THE HAGUE, Netherlands (AP) — A U.N. court rejected Argentina's claims Tuesday that a Uruguayan pulp mill is pumping dangerous pollution into the river on their mutual border, angering Argentine protesters who have waged a three-year campaign against the mill.

The dispute over the mills has soured normally friendly relations between the countries, with Argentine protesters blockading a key bridge over the river.

Uruguayans hoped that the court ruling would lead quickly to the reopening of the international bridge between Guayleguachu, Argentina, and Fray Bentos, Uruguay. But activists blocking the bridge Tuesday reacted angrily to the verdict and vowed not to give up their fight, raising the possibility of a violent confrontation if Argentine police intervene.

Watching on a big screen beside their roadblock, many shouted and cried, complaining that the court let them down.

The verdict could affect billions of dollars in future development projects. The court said both countries "have a legal obligation" to work closely together in honoring their treaty requiring shared decision-making for projects affecting the river.

Presidents Jose Mujica of Uruguay and Cristina Fernandez of Argentina will meet soon to discuss how to follow through on the verdict, which both countries said they would respect.

Mujica made no immediate comment, in keeping with his effort to reduce passions and resolve the dispute, but his foriegn minister, Luis Almagro, called the verdict a reaffirmation of international law and the jurisdiction of a bi-national commission that manages river issues.

"In environmental politics, Uruguay follows the most strict international standards," Almagro said.

Fernandez made similar statements when asked about the verdict during her trip to Venezuela.

"Surely both of our countries are going to pursue from now on a strong monitoring effort, a strong control, because everyone — Uruguay, Argentina, and I believe every country in the region, what we really want is peaceful relations, and really to not create questions that initiate conflicts."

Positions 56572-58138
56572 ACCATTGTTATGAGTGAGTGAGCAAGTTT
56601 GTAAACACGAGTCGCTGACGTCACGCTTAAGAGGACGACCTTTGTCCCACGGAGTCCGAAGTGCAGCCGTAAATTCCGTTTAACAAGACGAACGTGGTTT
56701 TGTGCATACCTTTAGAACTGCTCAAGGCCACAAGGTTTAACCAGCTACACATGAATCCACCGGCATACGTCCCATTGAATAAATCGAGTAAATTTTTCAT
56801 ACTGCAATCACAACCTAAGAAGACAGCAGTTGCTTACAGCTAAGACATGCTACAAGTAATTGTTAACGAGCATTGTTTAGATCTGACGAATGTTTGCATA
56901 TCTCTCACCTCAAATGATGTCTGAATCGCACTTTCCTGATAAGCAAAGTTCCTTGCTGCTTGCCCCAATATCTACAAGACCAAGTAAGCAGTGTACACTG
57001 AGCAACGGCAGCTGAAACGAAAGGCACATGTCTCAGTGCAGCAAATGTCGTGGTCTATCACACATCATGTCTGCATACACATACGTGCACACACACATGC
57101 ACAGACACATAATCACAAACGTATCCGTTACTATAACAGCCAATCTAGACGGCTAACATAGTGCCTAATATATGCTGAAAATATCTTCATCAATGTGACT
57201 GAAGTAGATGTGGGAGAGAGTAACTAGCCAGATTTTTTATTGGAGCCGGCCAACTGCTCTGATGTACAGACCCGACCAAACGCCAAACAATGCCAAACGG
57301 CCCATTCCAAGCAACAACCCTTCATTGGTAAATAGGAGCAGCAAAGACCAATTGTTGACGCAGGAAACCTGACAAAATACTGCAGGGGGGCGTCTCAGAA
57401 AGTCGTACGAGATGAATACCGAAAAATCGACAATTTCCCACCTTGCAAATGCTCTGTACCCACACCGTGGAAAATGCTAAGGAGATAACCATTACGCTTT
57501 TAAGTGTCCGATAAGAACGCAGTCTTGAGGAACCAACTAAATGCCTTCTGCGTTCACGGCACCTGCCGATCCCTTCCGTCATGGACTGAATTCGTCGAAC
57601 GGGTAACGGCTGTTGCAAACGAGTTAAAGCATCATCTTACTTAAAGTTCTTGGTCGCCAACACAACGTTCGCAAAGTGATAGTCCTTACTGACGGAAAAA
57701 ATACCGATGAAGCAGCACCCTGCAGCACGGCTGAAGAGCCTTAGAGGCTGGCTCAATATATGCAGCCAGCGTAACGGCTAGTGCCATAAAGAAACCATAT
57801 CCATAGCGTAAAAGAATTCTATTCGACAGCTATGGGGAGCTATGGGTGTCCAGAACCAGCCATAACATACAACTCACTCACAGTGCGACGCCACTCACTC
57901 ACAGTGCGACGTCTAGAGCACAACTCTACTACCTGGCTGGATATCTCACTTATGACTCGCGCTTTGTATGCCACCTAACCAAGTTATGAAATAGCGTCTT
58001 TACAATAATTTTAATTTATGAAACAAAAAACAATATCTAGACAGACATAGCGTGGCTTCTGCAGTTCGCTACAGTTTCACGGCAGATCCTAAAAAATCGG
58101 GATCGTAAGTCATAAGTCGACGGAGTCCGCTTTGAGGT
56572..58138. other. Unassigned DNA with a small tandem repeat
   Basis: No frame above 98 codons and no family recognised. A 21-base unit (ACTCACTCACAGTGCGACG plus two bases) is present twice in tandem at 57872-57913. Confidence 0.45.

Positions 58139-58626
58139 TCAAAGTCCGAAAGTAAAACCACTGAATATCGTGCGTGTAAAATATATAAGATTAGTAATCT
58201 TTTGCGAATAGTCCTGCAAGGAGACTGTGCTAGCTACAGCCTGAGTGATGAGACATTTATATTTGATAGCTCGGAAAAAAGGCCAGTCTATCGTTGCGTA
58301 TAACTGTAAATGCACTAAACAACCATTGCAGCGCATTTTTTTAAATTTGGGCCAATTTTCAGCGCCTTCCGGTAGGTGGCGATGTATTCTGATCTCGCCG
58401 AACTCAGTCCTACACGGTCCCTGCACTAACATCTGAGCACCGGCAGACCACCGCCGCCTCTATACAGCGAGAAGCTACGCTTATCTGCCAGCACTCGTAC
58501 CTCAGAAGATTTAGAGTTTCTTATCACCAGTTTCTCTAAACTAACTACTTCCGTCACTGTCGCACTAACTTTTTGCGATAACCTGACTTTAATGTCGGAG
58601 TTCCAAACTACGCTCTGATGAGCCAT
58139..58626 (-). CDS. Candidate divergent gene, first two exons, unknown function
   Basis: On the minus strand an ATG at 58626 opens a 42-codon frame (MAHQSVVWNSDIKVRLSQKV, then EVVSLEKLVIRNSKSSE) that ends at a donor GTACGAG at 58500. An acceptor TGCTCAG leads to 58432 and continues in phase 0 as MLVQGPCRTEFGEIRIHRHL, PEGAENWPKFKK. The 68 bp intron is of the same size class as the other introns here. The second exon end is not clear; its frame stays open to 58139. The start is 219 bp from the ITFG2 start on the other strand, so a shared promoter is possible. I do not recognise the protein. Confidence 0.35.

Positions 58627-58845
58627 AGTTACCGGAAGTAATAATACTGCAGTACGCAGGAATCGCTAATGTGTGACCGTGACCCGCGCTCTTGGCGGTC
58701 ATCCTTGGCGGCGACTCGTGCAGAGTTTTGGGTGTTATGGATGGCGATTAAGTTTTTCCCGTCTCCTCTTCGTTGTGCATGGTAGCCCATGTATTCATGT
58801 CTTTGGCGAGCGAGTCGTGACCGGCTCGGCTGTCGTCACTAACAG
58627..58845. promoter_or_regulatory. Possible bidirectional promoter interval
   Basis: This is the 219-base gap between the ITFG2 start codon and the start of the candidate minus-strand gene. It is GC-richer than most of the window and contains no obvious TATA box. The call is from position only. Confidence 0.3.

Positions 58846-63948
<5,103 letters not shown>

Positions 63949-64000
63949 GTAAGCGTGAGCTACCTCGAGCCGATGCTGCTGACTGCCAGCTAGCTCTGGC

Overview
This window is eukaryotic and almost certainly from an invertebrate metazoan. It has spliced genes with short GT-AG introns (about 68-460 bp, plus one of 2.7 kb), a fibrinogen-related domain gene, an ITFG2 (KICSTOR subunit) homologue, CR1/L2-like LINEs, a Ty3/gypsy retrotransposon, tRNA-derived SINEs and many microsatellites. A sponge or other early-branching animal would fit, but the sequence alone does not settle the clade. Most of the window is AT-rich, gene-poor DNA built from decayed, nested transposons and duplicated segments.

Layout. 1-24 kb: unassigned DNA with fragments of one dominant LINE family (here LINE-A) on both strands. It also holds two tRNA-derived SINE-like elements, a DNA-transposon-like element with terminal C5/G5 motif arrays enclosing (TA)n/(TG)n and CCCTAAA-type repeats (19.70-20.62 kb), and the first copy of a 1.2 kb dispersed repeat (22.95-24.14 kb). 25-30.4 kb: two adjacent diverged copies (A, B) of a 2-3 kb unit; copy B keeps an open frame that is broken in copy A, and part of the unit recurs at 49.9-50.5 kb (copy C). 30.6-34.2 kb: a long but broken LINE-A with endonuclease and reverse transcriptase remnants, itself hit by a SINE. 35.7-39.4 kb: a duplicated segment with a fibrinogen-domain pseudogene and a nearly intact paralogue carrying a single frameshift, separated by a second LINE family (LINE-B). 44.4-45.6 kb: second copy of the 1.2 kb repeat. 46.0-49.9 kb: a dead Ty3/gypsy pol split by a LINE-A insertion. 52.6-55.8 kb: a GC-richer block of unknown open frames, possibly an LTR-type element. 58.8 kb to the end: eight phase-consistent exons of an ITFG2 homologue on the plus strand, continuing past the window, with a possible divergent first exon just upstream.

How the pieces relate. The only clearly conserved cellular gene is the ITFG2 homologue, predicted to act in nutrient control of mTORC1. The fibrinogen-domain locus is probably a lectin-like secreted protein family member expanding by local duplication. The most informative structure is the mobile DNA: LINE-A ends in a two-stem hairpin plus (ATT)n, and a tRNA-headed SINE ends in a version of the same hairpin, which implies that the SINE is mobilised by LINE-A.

The International Court of Justice ruled that Uruguay should have involved the commission to inform Argentina of plans to build two pulp mills on the Uruguay River before authorizing construction, as called for in their 1975 treaty regulating the river's use.

It rejected Argentina's demand for compensation, however, saying that its reprimand to Uruguay "constitutes appropriate satisfaction."

"Ordering the dismantling of the mill would not, in the view of the court, constitute an appropriate remedy," the court's Vice President Peter Tomka said.

Argentine Foreign Ministry legal adviser Susana Ruiz Cerutti said in The Hague she was pleased that the court upheld the principle that "unilateral projects done without consulting won't be possible."

The court said Argentina provided no conclusive evidence that discharges from the $1.2 billion Finnish-built Botnia mill, which started work in 2007, have "caused harm to living resources or to the quality of the water of the ecological balance of the river."

Uruguay insisted at hearings in September that the mill meets strict environmental standards. But lawyers for Argentina said it is already pumping pollution into the broad river and releasing foul-smelling gas into the air.

The World Court earlier refused to order a halt to construction of the mills and turned down a Uruguayan request to order Argentina to end the bridge blockades.

The court, which is the highest judicial body of the United Nations, adjudicates disputes between nations. Its rulings are final and binding, though they are not always obeyed.

Scientists have lamented that Argentina and Uruguay have not done more to reduce river pollution from other sources, despite their long political battle over the paper mill.

Uruguay's arguments in favor of the mill were based in part on studies paid for by the Botnia paper company, and accepted by the national environmental agency, which found the plant has no measurable impact on the surrounding air and water or plant or animal life.

The paper mill is located far downstream along the Rio Uruguay, which runs for 1,100 miles (1,800 kilometers) from Brazil to the Rio de la Plata, and drains about 210,000 square miles (339,000 square kilometers) of farmland, an area larger than California and more than twice the size of Britain.

The agricultural runoff from this watershed likely includes vast amounts of fertilizer — including nitrogen, phosphate, potassium and magnesium, which combines with heavy metals from factories — mostly on the Argentine side — and untreated sewage from most of the nearly 100 Argentine and Uruguayan municipalities.

Juan Carlos Villalonga, campaign director for Greenpeace-Argentina, said both countries need to develop shared rules for paper mills and other factories along the river, where fast-growing eucalyptus trees promise a booming industry.

"This is a conflict that involves a lot of hypocrisy," Villalonga said. "There hasn't been a serious and ongoing evaluation of pollution in the river, neither in Uruguay nor in Argentina."


Associated Press Writers Michael Warren and Almudena Calatrava in Buenos Aires and Raul Garces in Montevideo contributed to this report.